Why pay attention to all the writing on grass seed bags? Grass is grass, right? Wrong.
Just as different varieties of corn and tomatoes perform differently and have different characteristics, so it is with grass seed. All grass seed is not created equal. Not only are there many different species or kinds of turfgrass available for use in home lawns, each species has literally hundreds and hundreds of different individual varieties. Each variety has been bred or selected for different characteristics – primarily in the never-ending search to find the toughest, greenest, most bug- and disease-resistant types for golf courses and athletic fields.
Scientists and researchers field-test thousands of grass seed varieties every year at universities and trial plots all across the United States and Canada. The results are published online so that seed companies can keep up to date on the latest, greatest introductions and home gardeners can tap into the same useful information that the pros use. These results are published free to the public by the National Turfgrass Evaluation Program at www.ntep.org. Once at that site, you can research types by your own state or by the species of grass seed.
What the NTEP tests reveal
Visit any of these NTEP test sites, and it’s fascinating to see the obvious differences in performance in the various blocks. Most plots are laid out in 4-by-6-foot rectangles that are each planted with a different variety of grass seed. Often times the differences are so striking that even a 4-year-old could pick out the superior types, even though all the grasses are grown in the same soil in the same field. If you think grass is grass, a visit to any of these sites will quickly change your mind.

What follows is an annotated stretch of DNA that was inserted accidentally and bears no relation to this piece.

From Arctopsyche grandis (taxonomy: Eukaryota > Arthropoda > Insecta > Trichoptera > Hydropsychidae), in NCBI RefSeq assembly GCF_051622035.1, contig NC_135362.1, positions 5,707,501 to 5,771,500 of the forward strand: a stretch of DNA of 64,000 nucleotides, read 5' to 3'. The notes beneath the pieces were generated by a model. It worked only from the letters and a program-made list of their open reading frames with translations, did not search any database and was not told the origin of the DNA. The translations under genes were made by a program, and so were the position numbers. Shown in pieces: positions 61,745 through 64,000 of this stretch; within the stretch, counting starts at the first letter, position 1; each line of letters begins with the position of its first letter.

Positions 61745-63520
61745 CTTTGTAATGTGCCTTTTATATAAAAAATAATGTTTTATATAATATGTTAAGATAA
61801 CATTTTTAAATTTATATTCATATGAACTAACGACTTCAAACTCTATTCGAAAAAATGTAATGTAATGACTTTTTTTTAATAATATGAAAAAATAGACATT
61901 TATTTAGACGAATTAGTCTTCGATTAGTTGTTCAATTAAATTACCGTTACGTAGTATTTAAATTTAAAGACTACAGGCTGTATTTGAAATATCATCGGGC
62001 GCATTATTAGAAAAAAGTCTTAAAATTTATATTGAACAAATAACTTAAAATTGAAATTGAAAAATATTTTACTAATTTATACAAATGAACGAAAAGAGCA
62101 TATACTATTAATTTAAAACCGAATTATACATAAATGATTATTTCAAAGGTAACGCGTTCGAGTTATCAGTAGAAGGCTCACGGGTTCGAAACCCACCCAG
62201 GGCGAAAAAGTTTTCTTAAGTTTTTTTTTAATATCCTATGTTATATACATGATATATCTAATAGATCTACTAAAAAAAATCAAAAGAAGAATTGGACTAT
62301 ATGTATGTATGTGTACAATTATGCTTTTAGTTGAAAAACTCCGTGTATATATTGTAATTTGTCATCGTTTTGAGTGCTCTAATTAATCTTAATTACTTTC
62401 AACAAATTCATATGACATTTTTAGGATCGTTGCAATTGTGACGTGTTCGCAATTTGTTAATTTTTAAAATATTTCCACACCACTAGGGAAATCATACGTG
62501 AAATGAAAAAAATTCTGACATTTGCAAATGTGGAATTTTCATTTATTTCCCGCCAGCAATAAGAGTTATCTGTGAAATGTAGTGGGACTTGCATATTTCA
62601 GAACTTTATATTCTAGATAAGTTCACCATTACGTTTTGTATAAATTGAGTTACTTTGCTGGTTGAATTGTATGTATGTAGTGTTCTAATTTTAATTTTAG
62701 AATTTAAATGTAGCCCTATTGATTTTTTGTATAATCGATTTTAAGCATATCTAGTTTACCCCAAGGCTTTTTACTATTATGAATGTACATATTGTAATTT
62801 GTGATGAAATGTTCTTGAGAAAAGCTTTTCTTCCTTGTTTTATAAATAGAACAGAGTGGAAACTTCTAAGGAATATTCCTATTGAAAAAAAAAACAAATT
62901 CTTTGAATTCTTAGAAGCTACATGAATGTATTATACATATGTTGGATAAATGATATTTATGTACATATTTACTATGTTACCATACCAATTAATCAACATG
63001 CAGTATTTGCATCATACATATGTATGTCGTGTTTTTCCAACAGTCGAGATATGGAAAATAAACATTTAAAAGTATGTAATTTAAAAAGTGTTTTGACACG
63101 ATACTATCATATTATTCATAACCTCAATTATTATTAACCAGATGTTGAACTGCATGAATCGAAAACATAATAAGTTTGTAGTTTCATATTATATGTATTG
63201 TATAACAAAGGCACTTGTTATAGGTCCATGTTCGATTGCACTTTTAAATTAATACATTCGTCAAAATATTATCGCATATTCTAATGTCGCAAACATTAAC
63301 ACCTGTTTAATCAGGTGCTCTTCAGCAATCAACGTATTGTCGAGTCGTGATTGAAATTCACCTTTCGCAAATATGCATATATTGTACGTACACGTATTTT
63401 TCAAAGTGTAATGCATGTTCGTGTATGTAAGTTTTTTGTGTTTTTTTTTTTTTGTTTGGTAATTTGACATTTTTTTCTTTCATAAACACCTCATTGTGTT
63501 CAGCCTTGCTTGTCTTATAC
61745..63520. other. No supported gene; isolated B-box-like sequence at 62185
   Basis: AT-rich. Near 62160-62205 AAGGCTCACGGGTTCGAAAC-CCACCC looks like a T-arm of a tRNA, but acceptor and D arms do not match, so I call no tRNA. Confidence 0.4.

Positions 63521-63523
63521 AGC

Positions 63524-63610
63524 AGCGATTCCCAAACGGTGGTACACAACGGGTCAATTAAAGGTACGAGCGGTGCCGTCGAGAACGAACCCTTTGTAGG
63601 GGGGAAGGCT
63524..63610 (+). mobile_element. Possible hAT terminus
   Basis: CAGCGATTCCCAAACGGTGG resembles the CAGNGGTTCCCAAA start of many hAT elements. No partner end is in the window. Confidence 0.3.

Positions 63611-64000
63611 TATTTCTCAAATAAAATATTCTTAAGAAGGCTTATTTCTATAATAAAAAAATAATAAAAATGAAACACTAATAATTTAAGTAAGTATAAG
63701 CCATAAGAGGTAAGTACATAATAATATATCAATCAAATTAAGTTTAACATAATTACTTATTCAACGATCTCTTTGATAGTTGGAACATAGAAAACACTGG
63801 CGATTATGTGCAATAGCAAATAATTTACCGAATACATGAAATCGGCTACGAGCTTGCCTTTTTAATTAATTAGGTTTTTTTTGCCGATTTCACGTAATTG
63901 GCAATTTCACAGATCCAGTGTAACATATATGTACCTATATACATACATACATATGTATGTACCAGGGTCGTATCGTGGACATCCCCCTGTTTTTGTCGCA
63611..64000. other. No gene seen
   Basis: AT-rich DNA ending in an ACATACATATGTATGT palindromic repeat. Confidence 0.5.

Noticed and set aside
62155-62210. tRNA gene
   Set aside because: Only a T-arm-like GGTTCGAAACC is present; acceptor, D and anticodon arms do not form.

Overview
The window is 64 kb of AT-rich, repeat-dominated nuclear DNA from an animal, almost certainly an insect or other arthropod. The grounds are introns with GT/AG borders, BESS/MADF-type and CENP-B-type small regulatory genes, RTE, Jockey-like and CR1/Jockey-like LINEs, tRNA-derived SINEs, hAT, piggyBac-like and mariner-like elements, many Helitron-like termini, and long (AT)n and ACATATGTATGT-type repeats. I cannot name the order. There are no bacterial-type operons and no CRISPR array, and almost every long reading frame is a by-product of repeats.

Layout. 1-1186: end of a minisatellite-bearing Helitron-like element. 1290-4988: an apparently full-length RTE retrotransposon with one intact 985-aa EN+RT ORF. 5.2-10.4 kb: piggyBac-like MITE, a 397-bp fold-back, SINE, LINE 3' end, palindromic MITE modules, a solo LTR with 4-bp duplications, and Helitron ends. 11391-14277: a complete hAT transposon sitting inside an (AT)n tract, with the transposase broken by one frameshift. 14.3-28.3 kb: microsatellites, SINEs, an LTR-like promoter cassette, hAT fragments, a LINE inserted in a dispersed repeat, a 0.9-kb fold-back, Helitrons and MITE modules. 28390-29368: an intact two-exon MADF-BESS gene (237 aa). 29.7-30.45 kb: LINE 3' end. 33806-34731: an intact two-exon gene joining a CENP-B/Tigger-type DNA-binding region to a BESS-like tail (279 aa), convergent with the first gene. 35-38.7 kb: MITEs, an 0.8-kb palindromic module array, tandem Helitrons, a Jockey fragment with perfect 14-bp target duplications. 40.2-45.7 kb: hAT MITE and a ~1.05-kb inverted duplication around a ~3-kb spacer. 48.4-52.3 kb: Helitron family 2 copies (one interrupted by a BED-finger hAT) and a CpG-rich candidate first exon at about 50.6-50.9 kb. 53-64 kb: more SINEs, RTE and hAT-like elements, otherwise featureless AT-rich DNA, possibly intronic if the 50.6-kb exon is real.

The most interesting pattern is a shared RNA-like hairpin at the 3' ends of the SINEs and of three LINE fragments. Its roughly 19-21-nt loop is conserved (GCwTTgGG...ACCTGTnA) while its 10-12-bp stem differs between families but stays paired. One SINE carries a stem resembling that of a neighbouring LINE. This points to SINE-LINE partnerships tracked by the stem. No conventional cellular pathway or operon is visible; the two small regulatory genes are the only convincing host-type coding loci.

Researchers look at all kinds of performance factors – things like color (both in summer and winter); blade texture; turf density; resistance to common lawn diseases such as red thread, rust and brown patch; resistance to bugs, and tolerance to traffic and drought. Varieties are scored in these areas, and those are the numbers posted on the NTEP site along with overall best varieties for each species.
This kind of data makes it possible for home gardeners to stack the odds in their lawn’s favor by learning the best varieties and seeking them out instead of buying any old grass seed and hoping for the best. Although grass seed is one of the least expensive components of planting and maintaining a home lawn, experts will tell you that grass seed varieties make a huge difference in ultimate performance. Many of the newest varieties are especially adept at fighting off bugs and diseases that otherwise would decimate a lawn with older, less-resistant grass types. Other new grasses are being chosen for their richer and longer-lasting color and for their ability to bounce back from droughts.
Picking the right grass seed
With so many choices, how can a homeowner zero in on the best one for his or her lawn? The first decision is to figure out which main species – or blend of species – makes the most sense. In the South, so-called "warm-season grasses" such as St. Augustine grass, bermudagrass and zoysia grass are commonly used because they hold up best in hot, humid summer and warm winters. In the North, most lawns are composed of one or more of four "cool-season" types: perennial ryegrass, Kentucky bluegrass, fine fescue and tall fescue.